- Todd Lawson as Ned
How well do we ever really know our parents? The pursuits and passions that filled their lives prior to parenthood seem irrelevant to the me-centered world of the child. When grown children try to learn more about the adults they have alternately loved, feared, respected and rebelled against, family baggage often clutters the path to understanding. It can be hard to imagine, for example, that Mom and Dad were once young, vibrant, impetuous and capable of being madly in love.
In Three Days of Rain, playwright Richard Greenberg asserts that we don't know the old folks at all. He uses a stark technique to illustrate his point, portraying two generations separately in two acts set 35 years apart. His sly twist: The same three actors take on both sets of roles. In the first act, they play thirtysomething New Yorkers who bemoan their parents' shortcomings; in the second, they are the 'rents themselves at roughly the same age. The Vermont Stage Company production reveled in the energy of Greenberg's characters and the razor cut of his language, as the trio of actors crafted six memorable performances.
The 1997 Three Days was a finalist for the Pulitzer Prize in Drama. A 2006 Broadway revival raised its profile, because Julia Roberts was cast - it marked her stage debut. Roberts' performance was widely panned, even though star-struck reviewers such as The New York Times' Ben Brantley couldn't stop raving about her cheekbones.
That a $20 million-per-picture movie star bombed in this play underscores its formidable acting challenge. Greenberg weaves and unravels a complicated web of emotional entanglements. Within each trio, siblings, friends, lovers and business partners lash and soothe each other verbally as only lifelong intimates can. The wordplay is challenging; following it is sometimes as tricky - and as stimulating - as tracking a Dennis Miller rant or Keith Olbermann commentary. Making it look effortless requires precise timing.
Act I opens as brother and sister Walker and Nan Janeway reunite before the will of their father, a famous architect, is read. Irritable and restless, Walker reflects on his father's artistic achievement and recalls bitter childhood memories with his "entirely sane" older sibling. Their now-institutionalized mother, Lina, is "like Zelda Fitzgerald's less stable sister," he notes. Father Ned was so silent that Walker remembers him as "Chaplinesque."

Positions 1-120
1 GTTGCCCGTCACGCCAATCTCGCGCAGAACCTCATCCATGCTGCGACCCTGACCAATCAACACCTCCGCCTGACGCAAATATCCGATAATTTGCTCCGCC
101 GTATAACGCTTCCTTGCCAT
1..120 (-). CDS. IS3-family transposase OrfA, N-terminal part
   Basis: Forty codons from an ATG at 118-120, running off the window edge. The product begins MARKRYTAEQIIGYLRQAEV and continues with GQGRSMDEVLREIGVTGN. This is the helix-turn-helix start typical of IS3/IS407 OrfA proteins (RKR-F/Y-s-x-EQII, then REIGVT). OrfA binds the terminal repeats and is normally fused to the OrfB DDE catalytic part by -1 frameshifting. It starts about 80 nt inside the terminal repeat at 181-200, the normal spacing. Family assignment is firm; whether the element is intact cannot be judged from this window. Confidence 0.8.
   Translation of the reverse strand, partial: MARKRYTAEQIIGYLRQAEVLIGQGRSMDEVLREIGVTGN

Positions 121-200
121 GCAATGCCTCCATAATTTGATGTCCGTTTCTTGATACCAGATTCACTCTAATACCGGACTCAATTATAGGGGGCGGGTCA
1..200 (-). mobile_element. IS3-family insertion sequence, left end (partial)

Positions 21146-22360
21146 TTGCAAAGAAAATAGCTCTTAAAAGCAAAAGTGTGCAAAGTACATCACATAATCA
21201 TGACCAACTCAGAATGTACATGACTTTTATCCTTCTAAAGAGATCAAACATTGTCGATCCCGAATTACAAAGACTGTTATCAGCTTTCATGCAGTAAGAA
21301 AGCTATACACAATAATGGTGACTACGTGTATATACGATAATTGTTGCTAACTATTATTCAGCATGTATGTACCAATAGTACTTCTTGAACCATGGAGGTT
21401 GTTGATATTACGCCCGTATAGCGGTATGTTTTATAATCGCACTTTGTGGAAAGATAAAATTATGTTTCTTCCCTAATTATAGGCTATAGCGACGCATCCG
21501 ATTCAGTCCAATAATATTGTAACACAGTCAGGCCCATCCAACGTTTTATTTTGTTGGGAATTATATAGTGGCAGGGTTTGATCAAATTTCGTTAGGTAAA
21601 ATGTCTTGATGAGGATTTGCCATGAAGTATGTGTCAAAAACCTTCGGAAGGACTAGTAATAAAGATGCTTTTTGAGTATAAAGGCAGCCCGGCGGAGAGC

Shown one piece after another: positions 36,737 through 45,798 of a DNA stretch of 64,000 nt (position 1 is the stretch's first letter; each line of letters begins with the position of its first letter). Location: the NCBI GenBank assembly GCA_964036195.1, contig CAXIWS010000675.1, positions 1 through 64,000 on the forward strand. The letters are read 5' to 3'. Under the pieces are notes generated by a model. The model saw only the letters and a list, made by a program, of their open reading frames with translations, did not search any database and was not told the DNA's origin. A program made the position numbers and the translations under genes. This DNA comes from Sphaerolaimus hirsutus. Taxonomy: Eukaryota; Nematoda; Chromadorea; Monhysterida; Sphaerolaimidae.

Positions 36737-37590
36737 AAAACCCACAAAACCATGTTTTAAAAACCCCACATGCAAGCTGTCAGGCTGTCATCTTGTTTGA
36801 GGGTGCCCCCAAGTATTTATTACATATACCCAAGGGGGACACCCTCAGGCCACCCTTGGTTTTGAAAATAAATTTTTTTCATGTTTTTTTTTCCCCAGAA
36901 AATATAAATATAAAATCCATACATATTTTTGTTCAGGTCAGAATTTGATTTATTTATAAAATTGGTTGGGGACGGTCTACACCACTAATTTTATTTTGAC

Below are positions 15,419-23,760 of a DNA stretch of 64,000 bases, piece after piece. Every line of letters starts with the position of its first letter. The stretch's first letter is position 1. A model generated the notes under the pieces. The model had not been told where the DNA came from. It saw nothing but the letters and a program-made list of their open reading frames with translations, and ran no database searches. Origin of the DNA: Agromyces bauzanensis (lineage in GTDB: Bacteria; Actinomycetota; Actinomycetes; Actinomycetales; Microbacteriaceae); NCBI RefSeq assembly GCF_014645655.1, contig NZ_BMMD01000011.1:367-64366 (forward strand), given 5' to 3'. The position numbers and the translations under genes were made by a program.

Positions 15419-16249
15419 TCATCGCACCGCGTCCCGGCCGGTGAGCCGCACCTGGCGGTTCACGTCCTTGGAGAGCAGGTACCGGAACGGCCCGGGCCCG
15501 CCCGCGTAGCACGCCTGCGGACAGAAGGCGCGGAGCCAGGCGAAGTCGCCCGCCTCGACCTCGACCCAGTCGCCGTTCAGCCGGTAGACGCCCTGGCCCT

Ned secretly kept the old Manhattan loft where he lived with fellow architect and friend Theo Wexler, who died early in their business partnership. Walker discovers Ned's journal hidden under a mattress, and tries to decode its entries. He finds that his father's writings share the same cryptically flat affect that so frustrated the mercurial son. The first entry appears to be a mere weather report: "Three days of rain."
Theo's son, Pip, joins his childhood friends Nan and Walker at the apartment. When the estate settlement takes an unexpected turn, Walker becomes unhinged. Grudges and secrets boil to the surface, with Nan caught between the men as their uneasy brotherhood threatens to rupture. How Walker, Theo and Nan view their parents' history defines the tensions between them.
The past, of course, differs wildly from what the children picture with such certainty. In Act II, adults of 1995 morph into their parents in 1960. The actor who portrays a choleric Walker becomes the almost pathologically shy Ned. Straightlaced Nan becomes her free-spirited mother, Lina. Calm, self-assured Pip turns into the insecure, tyrannical Theo. The secrets are bigger, the passions grander, than the next generation comprehends. The audience comes to understand why pain and regret entwine the older generation's next three decades, and learns that a lot can happen during three days of rain.